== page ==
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Qual Life Res. 2016 Feb;25(2):293-302. doi: 10.1007/s11136-015-1096-2. Epub 2015 Aug 6.

Content validity of Patient-Reported Outcomes Measurement Information System (PROMIS) items in the context of HIV clinical care.

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Department of Health Services, School of Public Health, University of Washington, 1208 NE 43rd St., Seattle, WA, 98195, USA.
Harborview Madison Clinic, School of Medicine, University of Washington, 325 9th Avenue, Seattle, WA, 98104, USA.
Owen Clinic, University of California - San Diego, 4168 Front St, San Diego, CA, 92103, USA.
The Fenway Institute, School of Public Health, Harvard University, 1340 Boylston Street, Boston, MA, 02215, USA.
Department of Health Services, School of Public Health, University of Washington, 1208 NE 43rd St., Seattle, WA, 98195, USA.
1917 Clinic, University of Alabama - Birmingham, 908 20th Street S, Suite 250, Birmingham, AL, 35205, USA.
Georgia Regents University, 1459 Laney Walker Blvd, Augusta, GA, 30901, USA.



To assess content validity and patient and provider prioritization of Patient-Reported Outcomes Measurement Information System (PROMIS) depression, anxiety, fatigue, and alcohol use items in the context of clinical care for people living with HIV (PLWH), and to develop and assess new items as needed.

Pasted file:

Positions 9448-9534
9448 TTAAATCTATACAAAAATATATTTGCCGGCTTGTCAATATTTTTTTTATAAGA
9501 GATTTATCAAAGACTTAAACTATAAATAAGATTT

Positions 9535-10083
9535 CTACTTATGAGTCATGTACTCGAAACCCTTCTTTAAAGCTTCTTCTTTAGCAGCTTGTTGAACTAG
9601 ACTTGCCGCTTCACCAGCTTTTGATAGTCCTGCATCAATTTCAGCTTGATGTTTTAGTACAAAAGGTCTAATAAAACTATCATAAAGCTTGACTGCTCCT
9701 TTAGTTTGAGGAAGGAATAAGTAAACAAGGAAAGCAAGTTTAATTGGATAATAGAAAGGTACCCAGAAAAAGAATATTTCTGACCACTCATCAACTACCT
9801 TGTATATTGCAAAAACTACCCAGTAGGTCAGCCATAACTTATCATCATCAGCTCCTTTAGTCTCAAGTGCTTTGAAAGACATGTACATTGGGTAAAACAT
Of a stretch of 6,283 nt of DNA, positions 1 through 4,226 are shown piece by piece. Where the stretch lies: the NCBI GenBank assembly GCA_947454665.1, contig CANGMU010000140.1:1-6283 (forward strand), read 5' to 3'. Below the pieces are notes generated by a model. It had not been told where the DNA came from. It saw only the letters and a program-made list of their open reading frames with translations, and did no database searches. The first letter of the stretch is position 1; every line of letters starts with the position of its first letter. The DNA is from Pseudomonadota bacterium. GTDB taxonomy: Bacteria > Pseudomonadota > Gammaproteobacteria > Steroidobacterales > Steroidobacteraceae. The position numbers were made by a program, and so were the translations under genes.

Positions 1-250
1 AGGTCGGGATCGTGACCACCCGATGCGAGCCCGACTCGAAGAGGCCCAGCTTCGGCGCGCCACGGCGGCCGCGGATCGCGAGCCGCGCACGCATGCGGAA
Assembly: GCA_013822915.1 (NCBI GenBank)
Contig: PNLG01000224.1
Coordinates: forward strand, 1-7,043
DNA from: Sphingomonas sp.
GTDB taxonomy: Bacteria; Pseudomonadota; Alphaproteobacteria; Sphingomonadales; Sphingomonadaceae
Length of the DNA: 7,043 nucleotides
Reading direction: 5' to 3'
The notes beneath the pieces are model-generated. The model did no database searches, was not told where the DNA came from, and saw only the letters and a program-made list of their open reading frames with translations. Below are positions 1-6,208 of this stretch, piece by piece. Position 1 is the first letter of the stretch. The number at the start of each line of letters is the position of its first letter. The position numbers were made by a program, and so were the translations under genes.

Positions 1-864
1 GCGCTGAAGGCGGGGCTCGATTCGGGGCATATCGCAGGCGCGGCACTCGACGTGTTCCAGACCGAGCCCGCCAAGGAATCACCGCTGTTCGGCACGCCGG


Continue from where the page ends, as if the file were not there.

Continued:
We conducted concept elicitation interviews (n = 161), item pool matching, prioritization focus groups (n = 227 participants), and cognitive interviews (n = 48) with English-speaking (~75 %) and Spanish-speaking (~25 %) PLWH from clinical sites in Seattle, San Diego, Birmingham, and Boston. For each domain we also conducted item review and prioritization with two HIV provider panels of 3-8 members each.


Among items most highly prioritized by PLWH and providers were those that included information regarding personal impacts of the concept being assessed, in addition to severity level. Items that addressed impact were considered most actionable for clinical care. We developed additional items addressing this. For depression we developed items related to suicide and other forms of self-harm, and for all domains we developed items addressing impacts PLWH and/or providers indicated were particularly relevant to clinical care. Across the 4 domains, 16 new items were retained for further psychometric testing.


PLWH and providers had priorities for what they believed providers should know to provide optimal care for PLWH. Incorporation of these priorities into clinical assessments used in clinical care of PLWH may facilitate patient-centered care.


Clinical practice; HIV; PROMIS; Patient-centered outcomes

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